"Shines" simply refers to footwork, or the intricate footwork pattern dancers display when they break away from their partner in the middle of their dance. "Shines" gets its name from the fact that the dancers will polish their shoes to make them shine in order to show off their footwork! Shines are very popular in New York and L.A. In New York, it is also known as "Mambo Shines". There are hundreds of shine variations, some are well known and others are challenging & done by only a few dancers. The number of shines available is endless, limited only by the imagination and creativity of dancers.
Cuban Style Salsa
Cuban Salsa is also known as "Casino Salsa" (from which came "Casino Rueda"). The dance moves are characterized by complicated arm movements.
For some unknown genetic reasons, Cubans seems to be born with super flexible joints to do all these difficult maneuvers! Somehow many of their turns seem to defy body geometry! Just as you think that a particular move must be impossible, they'll come up with something that is even more complex! Not only will all the intertwining tunnels and twisting bodywork dazzle you, you'll also be impressed by their rhythmic body movements as well.
Miami Style Salsa
An offshoot of Cuban Salsa is Miami style Salsa. Geographically close to Cuba, Miami received thoudsands of Cuban exiles, together with their music and dance culture. After a few decades, a new style of Salsa known distinctly as "Miami style" has developed separately from Cuban style Salsa.
Although Miami style shares many similar moves with its parental dance form, it has developed a unique flavour of its own. For those who have been to Miami Salsa scene, you will be impressed by their immaculate timing and technical precision and you will be dazzled by all the intertwining tunnels and twisting bodywork.
Casino Salsa is actually not a difficult dance to master. In fact, if you have the right technique, it is easier to learn than many other forms of dance. To start with, your basic footwork is a fairly simple walking motion (pausing every fourth beat). What's more, getting the right technique does not automatically mean an expensive trip to Cuba! The secrets are right here!
The following is a list of helpful hints aimed for anyone who is in the process of learning this exciting dance. They are a distillation of much experience studying and teaching Casino Salsa. They are general principles rather than specific breakdowns of moves. Read on and try them out on the dance floor!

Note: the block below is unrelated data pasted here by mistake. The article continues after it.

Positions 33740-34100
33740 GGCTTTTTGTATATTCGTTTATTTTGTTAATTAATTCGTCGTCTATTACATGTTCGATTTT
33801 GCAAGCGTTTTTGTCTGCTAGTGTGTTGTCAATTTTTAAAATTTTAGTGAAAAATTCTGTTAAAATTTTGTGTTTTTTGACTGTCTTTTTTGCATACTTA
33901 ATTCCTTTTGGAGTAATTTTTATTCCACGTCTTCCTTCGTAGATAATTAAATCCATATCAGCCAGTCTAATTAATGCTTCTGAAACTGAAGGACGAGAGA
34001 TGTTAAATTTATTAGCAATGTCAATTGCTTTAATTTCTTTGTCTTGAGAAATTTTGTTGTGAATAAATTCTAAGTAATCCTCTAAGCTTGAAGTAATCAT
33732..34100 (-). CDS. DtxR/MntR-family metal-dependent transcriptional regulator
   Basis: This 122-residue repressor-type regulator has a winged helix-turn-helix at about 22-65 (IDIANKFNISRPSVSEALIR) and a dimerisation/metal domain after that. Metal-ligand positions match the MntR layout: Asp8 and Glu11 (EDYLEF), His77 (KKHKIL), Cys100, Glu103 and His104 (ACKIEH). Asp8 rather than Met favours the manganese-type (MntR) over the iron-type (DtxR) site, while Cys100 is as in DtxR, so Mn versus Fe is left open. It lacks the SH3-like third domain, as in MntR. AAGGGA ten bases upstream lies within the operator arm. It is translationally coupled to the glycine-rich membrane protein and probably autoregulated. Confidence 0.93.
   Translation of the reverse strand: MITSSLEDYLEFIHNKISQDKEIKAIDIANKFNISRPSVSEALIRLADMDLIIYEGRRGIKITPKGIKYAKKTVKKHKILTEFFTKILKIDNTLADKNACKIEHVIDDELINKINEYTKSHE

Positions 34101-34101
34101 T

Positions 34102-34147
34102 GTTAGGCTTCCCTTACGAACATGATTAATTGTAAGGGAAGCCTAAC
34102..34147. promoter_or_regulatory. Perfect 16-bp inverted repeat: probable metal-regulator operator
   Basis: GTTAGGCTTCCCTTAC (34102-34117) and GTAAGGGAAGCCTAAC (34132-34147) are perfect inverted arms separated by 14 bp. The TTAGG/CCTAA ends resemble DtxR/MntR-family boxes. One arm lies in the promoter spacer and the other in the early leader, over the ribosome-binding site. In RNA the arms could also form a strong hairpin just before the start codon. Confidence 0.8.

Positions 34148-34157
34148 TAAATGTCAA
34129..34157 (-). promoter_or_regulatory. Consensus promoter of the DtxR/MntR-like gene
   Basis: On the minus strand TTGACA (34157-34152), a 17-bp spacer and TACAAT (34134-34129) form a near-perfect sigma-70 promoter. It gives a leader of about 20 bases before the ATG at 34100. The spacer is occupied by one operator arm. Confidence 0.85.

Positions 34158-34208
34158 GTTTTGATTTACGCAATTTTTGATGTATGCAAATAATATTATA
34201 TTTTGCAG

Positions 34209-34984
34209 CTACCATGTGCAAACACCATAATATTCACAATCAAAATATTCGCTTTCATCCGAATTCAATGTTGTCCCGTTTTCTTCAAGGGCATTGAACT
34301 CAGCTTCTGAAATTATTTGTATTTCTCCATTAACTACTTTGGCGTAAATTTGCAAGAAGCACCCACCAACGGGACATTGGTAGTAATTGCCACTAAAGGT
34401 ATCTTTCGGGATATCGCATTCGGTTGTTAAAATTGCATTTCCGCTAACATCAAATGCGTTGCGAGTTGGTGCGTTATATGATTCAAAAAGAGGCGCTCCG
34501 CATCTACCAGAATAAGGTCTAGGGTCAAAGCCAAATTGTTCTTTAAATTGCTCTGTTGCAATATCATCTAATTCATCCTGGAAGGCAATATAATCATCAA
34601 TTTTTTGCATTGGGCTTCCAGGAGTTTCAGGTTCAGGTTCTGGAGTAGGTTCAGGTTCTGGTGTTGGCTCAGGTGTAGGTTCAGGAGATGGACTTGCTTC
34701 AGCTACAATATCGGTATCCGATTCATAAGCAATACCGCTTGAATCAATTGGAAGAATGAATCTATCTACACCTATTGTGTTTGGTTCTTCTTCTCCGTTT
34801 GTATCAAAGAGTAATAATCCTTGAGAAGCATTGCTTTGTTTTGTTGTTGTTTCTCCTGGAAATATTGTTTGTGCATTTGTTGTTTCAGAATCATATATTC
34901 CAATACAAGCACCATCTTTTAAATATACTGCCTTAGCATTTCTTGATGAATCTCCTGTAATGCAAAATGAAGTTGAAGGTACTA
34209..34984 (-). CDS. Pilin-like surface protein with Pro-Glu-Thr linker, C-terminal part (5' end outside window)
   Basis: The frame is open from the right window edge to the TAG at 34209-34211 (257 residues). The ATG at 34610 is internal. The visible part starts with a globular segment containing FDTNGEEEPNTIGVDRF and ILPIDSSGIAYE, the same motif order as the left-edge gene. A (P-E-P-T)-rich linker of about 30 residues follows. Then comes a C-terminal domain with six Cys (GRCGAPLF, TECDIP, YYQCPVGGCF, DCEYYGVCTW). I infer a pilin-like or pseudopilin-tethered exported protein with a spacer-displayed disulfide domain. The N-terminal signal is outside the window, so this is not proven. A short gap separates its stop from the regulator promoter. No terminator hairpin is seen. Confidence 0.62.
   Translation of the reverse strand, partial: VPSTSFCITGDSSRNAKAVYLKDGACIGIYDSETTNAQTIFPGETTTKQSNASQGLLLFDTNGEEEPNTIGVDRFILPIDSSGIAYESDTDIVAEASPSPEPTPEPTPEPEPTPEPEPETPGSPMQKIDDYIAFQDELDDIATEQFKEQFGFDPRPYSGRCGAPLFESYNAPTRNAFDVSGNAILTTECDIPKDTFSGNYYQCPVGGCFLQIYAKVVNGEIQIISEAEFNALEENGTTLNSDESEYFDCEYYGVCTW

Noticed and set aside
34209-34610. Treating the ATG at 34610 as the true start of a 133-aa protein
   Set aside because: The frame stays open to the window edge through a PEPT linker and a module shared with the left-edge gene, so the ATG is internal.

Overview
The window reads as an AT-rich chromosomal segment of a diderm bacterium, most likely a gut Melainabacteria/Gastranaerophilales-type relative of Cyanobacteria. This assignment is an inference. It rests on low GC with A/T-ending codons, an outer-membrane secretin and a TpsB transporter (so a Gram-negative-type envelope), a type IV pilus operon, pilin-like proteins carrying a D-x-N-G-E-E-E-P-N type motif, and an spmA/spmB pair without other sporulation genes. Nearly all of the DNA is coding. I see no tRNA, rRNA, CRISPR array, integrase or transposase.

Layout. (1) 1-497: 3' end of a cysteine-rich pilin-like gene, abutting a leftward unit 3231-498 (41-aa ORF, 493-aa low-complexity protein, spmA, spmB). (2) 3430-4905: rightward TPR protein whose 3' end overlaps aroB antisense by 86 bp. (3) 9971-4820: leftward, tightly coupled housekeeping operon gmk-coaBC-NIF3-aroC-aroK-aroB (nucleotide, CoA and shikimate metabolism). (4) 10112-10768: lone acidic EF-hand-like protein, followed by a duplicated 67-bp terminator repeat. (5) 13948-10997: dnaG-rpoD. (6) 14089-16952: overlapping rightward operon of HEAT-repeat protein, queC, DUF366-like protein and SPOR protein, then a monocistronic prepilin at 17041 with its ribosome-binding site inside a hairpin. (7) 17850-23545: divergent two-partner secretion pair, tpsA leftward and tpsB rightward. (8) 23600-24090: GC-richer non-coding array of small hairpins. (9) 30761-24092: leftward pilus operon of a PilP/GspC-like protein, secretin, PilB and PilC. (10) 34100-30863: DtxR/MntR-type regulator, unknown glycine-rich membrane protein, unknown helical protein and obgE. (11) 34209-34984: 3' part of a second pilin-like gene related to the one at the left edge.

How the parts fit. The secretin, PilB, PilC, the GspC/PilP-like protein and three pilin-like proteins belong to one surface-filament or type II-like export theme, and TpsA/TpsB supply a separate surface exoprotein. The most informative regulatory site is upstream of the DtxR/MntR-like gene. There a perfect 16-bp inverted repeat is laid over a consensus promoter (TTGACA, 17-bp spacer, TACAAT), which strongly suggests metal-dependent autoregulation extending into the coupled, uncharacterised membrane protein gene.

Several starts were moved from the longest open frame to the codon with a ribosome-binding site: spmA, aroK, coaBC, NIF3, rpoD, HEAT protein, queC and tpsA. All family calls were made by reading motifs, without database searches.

Be Cool. To dance Casino Salsa well you must not rush your steps. You need to be relaxed and smooth in the way that you move. Make your movements precise and deliberate.
Be Confident In Your Lead. Guys should have constant tension in the arms. The hands should guide the partner around on the dance floor. This does not mean that you should clamp you partners hands. Rather you should use the right amount of tension in your arms and palms to provide an adequate leading signal for her.
Be Smart When Following. Ladies should match the tension of their partner to follow well. There are times however when arms need to be relaxed and flexible to complete all those arm-twisting super-difficult Casino moves without injury!
Walk With Attitude. Continual movement around in a circular motion is the key. Couples need to 'WALK' around each other, with an imaginary axis between them, to make turns look smooth and effortless. To complete many arm-twisting moves this is essential because walking gives you time to untangle your arms from all those impossible turns!
Spin With Flair. The key to all those spectacular spins in Casino Salsa is not to lose your balance! One way to do it is by spotting while you spin, an age-old well-proven dance technique.
Rise With Thunder. One of the secrets of making your moves look spectacular is good armwork for the guys. When doing turns such as "Sombrero", your arms should spread out more as they arc over your partner. In doing so, you practically "fan out" your arms to create a visual illusion of 10 arms moving at once!
Move With Grace. Girls are well exhibited in Casino Salsa. Here you have plenty of room for self-styling. Make use of your body. Be sensual, playful and creative. Move your body as you please, play with your armwork and show them what you've got!« less
So here you have some of the secrets! The rest is practice, practice and more practice. Really, there is no greater secret other than hard work, dedication and a pure passion for dancing! Good luck and happy dancing!